The final section of the book talks about our interconnectedness, and how what we think and do affects others which in turns affects us. It brings together the many ideas in the book in a way that’s hopeful and also actionable.

“Stories truly are fields. They deal in probabilities or odds; they don’t operate in the certainty of cause and effect. They accomplish what they do by energetic interactions across space and time…The story we call possibility, in particular, creates a radiant, loving field of energy that facilitates an alignment between people and their circumstances.”

With this in mind, I decided to try one of the “open-ended games” she described towards the end of the book. You pick a quality and commit to making decisions in line with that quality over one to three days. I wrote about my “Three days of lightness.”

I’m still struck by how simply picking a word affected my thinking and behavior, which in turn changed how my children behaved, which led to new interactions and possibilities with people around us.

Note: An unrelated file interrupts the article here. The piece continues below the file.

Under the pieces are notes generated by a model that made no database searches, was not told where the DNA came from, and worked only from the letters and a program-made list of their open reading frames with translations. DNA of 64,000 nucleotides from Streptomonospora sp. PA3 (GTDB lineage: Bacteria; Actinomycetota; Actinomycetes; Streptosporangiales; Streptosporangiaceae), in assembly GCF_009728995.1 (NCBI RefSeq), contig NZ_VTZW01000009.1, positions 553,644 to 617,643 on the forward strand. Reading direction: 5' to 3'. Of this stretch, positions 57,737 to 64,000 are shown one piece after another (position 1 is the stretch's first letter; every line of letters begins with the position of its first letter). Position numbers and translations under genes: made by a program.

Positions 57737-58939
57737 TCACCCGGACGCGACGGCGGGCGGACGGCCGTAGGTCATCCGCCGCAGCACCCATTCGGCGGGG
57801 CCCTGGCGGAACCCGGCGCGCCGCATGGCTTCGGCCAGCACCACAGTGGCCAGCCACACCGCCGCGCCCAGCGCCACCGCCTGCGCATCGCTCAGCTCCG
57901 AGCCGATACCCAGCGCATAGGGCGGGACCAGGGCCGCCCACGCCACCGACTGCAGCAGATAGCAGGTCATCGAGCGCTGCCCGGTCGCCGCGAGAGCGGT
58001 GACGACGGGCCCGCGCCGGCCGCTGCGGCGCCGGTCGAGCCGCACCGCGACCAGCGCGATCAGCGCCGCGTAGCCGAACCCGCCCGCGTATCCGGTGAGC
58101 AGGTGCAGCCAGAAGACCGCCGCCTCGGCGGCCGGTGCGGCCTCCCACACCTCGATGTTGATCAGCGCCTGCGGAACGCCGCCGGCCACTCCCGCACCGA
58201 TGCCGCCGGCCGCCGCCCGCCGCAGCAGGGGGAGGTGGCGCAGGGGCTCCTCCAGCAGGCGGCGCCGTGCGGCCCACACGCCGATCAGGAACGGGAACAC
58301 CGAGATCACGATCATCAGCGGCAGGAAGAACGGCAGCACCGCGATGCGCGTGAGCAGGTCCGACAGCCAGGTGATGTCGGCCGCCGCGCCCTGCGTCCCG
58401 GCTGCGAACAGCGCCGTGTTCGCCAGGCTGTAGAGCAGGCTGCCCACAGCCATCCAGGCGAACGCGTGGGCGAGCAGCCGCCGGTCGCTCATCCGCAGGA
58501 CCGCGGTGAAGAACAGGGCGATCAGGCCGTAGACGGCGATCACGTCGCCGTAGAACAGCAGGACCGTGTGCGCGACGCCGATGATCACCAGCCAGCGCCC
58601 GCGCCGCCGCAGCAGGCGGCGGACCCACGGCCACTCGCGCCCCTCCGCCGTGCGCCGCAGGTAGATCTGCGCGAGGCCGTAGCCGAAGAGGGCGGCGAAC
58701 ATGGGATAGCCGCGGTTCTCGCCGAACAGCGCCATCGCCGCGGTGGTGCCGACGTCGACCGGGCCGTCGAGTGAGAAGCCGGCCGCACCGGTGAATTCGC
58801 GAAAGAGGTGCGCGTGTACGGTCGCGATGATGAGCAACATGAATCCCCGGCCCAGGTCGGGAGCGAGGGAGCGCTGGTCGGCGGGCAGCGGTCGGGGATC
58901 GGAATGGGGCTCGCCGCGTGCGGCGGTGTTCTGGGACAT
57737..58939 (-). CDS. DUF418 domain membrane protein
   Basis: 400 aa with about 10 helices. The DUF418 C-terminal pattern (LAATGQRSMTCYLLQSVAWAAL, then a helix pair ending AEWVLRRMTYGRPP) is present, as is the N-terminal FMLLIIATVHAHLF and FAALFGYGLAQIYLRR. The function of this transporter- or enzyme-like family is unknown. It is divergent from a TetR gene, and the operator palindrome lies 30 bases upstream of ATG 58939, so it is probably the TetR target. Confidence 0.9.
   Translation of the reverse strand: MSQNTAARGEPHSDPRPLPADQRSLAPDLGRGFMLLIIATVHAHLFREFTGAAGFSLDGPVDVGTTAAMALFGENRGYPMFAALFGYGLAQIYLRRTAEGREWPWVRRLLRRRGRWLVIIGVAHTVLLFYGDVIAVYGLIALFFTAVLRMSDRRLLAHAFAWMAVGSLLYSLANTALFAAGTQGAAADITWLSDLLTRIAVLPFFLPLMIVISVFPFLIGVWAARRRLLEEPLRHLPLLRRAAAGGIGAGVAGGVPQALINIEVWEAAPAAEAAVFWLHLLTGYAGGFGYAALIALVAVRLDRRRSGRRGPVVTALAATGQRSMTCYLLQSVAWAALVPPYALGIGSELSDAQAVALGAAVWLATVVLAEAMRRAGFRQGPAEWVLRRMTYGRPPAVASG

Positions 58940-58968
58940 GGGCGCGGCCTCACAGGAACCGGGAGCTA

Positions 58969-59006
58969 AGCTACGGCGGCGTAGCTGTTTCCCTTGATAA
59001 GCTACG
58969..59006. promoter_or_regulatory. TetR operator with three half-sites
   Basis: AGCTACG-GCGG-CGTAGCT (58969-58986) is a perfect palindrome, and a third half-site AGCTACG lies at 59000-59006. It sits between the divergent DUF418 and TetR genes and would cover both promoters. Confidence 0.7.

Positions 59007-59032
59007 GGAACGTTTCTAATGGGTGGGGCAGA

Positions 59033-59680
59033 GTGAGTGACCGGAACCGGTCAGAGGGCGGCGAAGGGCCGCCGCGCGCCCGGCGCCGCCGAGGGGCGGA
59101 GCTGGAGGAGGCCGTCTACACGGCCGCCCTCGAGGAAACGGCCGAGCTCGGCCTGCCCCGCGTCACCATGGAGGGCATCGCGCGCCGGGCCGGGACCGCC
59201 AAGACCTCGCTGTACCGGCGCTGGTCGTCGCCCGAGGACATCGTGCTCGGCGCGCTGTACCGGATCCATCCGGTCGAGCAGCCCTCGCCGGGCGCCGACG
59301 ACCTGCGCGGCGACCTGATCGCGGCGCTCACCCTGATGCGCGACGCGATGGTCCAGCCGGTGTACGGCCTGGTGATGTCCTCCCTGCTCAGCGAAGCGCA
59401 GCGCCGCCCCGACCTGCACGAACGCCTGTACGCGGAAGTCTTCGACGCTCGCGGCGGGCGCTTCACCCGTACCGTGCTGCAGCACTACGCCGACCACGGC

Like all good books on change, there is no judgment or failure, only openness and learning. Reading the book, you may well have a different experience than me, and that would be fine. I hope you enjoy it. As she writes in the final section:

“May you travel far, if only deep into your own backyard.”

Three days of lightness 

When I first read about the exercise, I knew I wanted to try it.

All you do is to pick a word that embodies something you want more of in your life, like courage or confidence, joy or lightness. Then, for three days, you keep that word in your mind. (The exercise recommends writing it on your hand or attaching it to your clothing.)

I chose “lightness.” If there’s something I want more of, it’s to be more relaxed, to treat the little things as little things, and to surf uncertainty with a smile instead of intense determination.